289P - A study of the impact of the 21-gene breast cancer assay on the use of adjuvant chemotherapy in women with breast cancer in a Mexican public hospital

Date 01 October 2012
Event ESMO Congress 2012
Session Poster presentation III
Topics Breast Cancer, Early Stage
Personalised Medicine
Presenter Juan Enrique Bargallo
Authors J.E.R. Bargallo1, F. Lara2, R.J. Shaw Dulin2, V. Perez-Sánchez2, C. Villarreal-Garza3, H. Maldonado-Martinez2, A. Mohar-Betancourt4, C. Yoshizawa5, E. Burke6, C. Chao7
  • 1Instituto Nacional de Cancerología (INCan), Mexico City/MX
  • 2Breast Cancer Clinic, Instituto Nacional de Cancerología (INCan), Mexico City/MX
  • 3Depto. De Tumores Mamarios, Instituto Nacional de Cancerología (INCan), Mexico City/MX
  • 4Biomedical Research, Instituto Nacional de Cancerología (INCan), Mexico City/MX
  • 5Biostatistics, Genomic Health, Inc., Redwood City/US
  • 6Genomic Health, Inc., Redwood City/US
  • 7Medical Affairs, Genomic Health, Inc., Redwood City/US

Abstract

Background

The majority of early stage breast cancer patients in Mexico are treated through the public health system, and >80% are treated with chemotherapy (CT). The 21-gene assay (Oncotype DX®) is available in Mexico but has been utilized primarily within the private health system. There are no data that describe the potential impact of the assay on adjuvant treatment decision-making for public sector patients. The aim of this study is to characterize how assay results impact the decision-making process and confidence of public sector physicians in Mexico to determine adjuvant therapy. This is the first decision impact study of the Oncotype DX assay in Latin America.

Methods

At total of 98 consecutive patients with ER + , HER2-, stage I-IIIa, N0/N1-3 breast cancer from the Instituto Nacional de Cancerologia in Mexico City, Mexico, were enrolled in the study. Via consensus discussion in multidisciplinary team meetings, physicians completed pre- and post-assay questionnaires regarding adjuvant treatment recommendations for each enrolled patient. The primary endpoint was the overall change in physician treatment recommendations resulting from the addition of the Recurrence Score® result in the decision-making process.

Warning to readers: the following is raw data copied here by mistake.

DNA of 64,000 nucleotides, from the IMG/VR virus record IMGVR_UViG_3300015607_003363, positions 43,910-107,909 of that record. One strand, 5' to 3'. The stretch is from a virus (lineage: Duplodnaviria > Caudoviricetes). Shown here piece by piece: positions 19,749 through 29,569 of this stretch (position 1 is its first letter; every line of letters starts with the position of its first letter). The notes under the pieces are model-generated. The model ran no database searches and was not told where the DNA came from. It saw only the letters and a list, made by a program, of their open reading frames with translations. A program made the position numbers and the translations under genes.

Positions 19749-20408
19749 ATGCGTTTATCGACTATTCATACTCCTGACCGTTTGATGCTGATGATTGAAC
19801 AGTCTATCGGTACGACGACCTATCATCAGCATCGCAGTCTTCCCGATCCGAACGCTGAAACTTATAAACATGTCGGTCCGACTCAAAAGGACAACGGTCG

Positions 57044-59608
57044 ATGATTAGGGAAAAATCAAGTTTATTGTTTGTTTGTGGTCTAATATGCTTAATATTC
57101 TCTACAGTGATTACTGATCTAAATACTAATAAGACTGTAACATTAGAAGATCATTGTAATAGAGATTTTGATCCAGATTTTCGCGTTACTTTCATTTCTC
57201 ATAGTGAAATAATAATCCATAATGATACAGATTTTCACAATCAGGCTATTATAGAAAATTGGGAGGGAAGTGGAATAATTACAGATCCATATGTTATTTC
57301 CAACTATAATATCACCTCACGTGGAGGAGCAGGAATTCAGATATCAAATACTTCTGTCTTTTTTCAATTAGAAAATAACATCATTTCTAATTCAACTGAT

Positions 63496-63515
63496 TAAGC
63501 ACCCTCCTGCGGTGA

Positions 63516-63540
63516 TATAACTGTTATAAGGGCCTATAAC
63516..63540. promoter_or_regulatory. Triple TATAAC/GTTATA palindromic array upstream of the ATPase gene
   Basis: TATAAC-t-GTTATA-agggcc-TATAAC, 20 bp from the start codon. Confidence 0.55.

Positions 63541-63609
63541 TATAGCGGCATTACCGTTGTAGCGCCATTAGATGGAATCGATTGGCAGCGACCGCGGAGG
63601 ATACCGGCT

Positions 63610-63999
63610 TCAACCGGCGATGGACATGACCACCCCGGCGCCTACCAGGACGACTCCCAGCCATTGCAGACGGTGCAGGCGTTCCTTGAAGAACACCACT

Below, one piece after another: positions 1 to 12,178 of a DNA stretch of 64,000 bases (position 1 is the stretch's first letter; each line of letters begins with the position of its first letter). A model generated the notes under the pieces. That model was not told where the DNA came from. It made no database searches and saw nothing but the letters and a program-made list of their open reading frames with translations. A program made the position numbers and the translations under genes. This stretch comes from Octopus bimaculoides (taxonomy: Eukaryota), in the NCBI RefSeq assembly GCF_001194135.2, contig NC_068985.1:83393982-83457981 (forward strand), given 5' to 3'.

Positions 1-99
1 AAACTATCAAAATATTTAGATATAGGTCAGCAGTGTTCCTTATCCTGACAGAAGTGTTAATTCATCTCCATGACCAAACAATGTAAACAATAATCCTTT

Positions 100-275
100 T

Results

Pre- and post-assay results were available for 96 patients. Treatment decisions changed for 31/96 (32%: 95% CI 23%-43%) patients; 17/62 (27%; 95% CI 17%-40%) N0 and 14/34 (41%; 95% CI 25%-59%) N1-3 patients. Post-assay, 8/50 (16%) of patients initially recommended hormonal therapy (HT) were recommended chemohormonal therapy (CHT) or CT, and 21/46 (46%) of patients initially recommended CHT/CT were recommended HT alone. The proportion of patients recommended CT decreased from 48% pre- to 34% post-assay (p = 0.024), a decrease of 14% overall, 6% in N0, and 26% in N1-3 patients.

Conclusions

These results suggest that use of the 21-gene assay in the Mexican public health system has an impact on adjuvant treatment recommendations and may reduce the use of chemotherapy.

Post-Assay
Pre-Assay Adjuvant Therapy HT alone CT + HT CT alone Total
HT alone 42 (44%) 7 (7%) 1 (1%) 50 (52%)
CT + HT 21 (22%) 23 (24%) 2 (2%) 46 (48%)
Total 63 (66%) 30 (31%) 3 (3%) 96

Disclosure

C. Yoshizawa: Genomic Health- Employment and Stockholder.

E. Burke: Genomic Health- Employment and Stockholder.

C. Chao: Genomic Health- Employment and Stockholder.

All other authors have declared no conflicts of interest.